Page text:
Date of Award


Document Type

Scholarly Project

Degree Name

Master of Occupational Therapy (MOT)


Occupational Therapy

First Advisor

Anne M. Haskins


Behavior Control -- methods; Brain Injuries -- complications; Health Personnel -- education


An estimated 1.7 million individuals sustain a brain injury each year (Centers for Disease Control & Prevention, 2010). Some behaviors associated with brain injuries include: decreased academic performance, severe aggression, self-injurious behavior, and suicidal and homicidal ideation (Finfgeld-Connet, 2009; Pace, Dunn, Luiselli, Cochran, & Skowron, 2005). The aforementioned behaviors pose a risk to the well-being of patients, therapists, healthcare providers and caregivers. The purpose of this scholarly project was to explore current methods used to minimize dangerous behavioral clients and ultimately provide a teaching module of antecedent techniques - a form of intervention used in order to reduce a behavior (Pace et al., 2005) - to therapists, care givers, healthcare workers, and any other persons who interact on a consistent level with brain injured individuals.

A thorough literature review of antecedent interventions used with individuals who have sustained a brain injury was conducted with a focus on young and middle aged adults using PubMed, Cumulative Index to Nursing and Allied Health Literature (CINAHL), Google Scholar, and the Academic Search Premier databases. Some key terminology used during the literature search included: antecedent, brain injury, occupational therapy, and behavioral management. It was discovered that maladaptive behaviors of those with traumatic brain injuries (TBI) limit their participation in daily activities. Often times, healthcare workers, therapists, and caregivers withstand the worst of aggressive behaviors brought on through symptomology of a brain injury. While literary authors thoroughly described the behaviors and limitations that may occur following a brain injury, a paucity of educational workshops to educate professionals and caregivers was noted. Guided by the Model of Human Occupation, this educational workshop addresses the roles, habits, and routines of individuals with TBIs. Constructivism and Social Learning Theory were used to guide the product creation. The culmination of the literature review resulted in the creation of a teaching module entitled Antecedent Techniques Used to Regulate Aggressive Behavior in Patients with Brain Injuries: A Teaching Module.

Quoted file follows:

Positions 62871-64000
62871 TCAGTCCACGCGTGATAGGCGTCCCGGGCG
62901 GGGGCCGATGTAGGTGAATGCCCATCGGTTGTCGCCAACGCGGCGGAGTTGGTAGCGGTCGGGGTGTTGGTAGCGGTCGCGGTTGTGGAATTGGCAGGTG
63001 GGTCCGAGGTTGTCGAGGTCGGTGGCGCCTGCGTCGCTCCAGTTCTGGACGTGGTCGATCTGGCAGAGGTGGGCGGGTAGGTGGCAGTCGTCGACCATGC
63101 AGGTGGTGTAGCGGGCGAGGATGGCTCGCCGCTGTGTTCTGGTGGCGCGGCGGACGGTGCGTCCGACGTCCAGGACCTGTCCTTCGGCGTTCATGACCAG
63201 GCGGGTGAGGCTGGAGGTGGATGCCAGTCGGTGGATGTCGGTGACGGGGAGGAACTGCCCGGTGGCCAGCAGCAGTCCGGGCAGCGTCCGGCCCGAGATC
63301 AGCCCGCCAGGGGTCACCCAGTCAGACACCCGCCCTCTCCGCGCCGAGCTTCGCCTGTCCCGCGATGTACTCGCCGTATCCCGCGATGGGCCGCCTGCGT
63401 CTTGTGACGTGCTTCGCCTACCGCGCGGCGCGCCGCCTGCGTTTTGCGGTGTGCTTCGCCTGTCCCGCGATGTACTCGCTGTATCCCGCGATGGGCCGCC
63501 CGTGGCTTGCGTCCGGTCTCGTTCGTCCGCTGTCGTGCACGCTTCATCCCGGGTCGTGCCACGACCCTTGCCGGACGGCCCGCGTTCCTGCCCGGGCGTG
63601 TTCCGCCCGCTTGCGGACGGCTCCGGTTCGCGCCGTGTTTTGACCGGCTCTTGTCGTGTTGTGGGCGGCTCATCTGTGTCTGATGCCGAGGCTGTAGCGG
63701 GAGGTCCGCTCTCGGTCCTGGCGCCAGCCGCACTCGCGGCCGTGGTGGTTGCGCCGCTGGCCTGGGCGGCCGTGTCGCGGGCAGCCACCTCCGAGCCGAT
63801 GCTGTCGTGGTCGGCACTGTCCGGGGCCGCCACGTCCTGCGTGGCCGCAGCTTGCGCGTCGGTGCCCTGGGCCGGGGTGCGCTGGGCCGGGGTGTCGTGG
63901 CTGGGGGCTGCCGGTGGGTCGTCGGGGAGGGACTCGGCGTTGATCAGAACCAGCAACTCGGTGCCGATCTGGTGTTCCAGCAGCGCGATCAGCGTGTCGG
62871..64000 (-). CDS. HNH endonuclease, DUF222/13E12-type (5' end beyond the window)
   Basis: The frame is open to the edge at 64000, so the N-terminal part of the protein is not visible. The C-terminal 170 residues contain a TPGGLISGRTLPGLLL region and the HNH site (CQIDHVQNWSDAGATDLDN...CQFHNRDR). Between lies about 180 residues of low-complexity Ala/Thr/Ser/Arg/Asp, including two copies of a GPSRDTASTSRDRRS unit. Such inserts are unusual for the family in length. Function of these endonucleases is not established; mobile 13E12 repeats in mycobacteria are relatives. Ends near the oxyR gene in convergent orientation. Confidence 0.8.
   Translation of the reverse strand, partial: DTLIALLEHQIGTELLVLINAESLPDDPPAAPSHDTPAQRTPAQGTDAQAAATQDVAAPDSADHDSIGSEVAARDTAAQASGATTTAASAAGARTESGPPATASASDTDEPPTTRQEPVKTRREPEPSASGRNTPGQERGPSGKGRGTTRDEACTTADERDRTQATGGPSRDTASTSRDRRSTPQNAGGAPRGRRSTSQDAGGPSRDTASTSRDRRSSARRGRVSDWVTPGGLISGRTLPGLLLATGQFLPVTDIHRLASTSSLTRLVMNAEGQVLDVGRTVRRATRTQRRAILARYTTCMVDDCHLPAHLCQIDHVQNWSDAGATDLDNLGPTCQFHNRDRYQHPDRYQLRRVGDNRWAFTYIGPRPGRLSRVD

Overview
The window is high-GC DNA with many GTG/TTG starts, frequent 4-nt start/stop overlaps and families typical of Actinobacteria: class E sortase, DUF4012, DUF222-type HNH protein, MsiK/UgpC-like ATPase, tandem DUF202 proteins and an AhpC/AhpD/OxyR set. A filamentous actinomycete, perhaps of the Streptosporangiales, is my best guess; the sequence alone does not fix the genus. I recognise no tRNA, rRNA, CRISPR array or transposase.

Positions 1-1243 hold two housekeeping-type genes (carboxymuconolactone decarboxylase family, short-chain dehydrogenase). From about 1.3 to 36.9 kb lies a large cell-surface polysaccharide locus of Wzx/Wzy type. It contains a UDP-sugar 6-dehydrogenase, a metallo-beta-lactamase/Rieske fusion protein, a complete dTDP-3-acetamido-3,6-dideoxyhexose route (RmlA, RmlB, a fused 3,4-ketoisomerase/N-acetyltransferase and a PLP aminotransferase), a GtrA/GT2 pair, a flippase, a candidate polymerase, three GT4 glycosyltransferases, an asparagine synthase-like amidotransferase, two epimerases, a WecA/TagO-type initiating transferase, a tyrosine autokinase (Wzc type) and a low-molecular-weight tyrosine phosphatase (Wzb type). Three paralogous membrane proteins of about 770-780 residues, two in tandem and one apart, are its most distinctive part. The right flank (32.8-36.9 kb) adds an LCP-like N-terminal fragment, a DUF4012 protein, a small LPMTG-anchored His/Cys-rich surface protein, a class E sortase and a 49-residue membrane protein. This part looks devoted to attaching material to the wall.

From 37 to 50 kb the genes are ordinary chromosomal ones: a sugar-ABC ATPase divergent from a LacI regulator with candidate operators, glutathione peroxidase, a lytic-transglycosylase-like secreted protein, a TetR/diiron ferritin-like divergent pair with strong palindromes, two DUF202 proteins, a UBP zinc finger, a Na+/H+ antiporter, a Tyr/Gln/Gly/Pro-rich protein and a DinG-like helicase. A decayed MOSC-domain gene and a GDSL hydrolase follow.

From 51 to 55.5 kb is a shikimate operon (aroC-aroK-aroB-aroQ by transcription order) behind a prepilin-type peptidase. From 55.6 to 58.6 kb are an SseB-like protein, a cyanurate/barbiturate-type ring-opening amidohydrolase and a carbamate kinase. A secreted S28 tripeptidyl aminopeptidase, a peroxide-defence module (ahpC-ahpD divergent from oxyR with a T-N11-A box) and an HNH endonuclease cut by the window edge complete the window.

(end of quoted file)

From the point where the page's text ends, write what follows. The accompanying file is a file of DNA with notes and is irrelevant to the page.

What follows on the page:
Antecedent Techniques Used to Regulate Aggressive Behavior in Patients with Brain Injuries: A Teaching Module is a workshop designed to provide healthcare workers with greater understanding and application of antecedent techniques that can be used in conjunction with other interventions for individuals with TBIs who exhibit aggressive behaviors. The workshop includes a two-hour literature review on brain injury followed by a one-hour implementation session to integrate and rehearse strategies learned. Examples of antecedent techniques in this scholarly project include: desensitization, creating a just-right challenge, environmental modifications, patient-centered care, participation in meaningful activities, assisting the individual in management of difficult situations, and normalization of behaviors (Feeney et al., 2001 & Finfgeld-Connet, 2009; Pace et al., 2005).

Approximately 60% of individuals with a mild brain injury exhibit aggressive tendencies towards themselves or others (Rao et al., 2009). Through the use of these antecedent intervention techniques, we anticipate healthcare workers will ultimately be able to decrease problematic behaviors, increase therapeutic gains, and improve overall safety of people with traumatic brain injuries and others who are involved in their lives and occupations.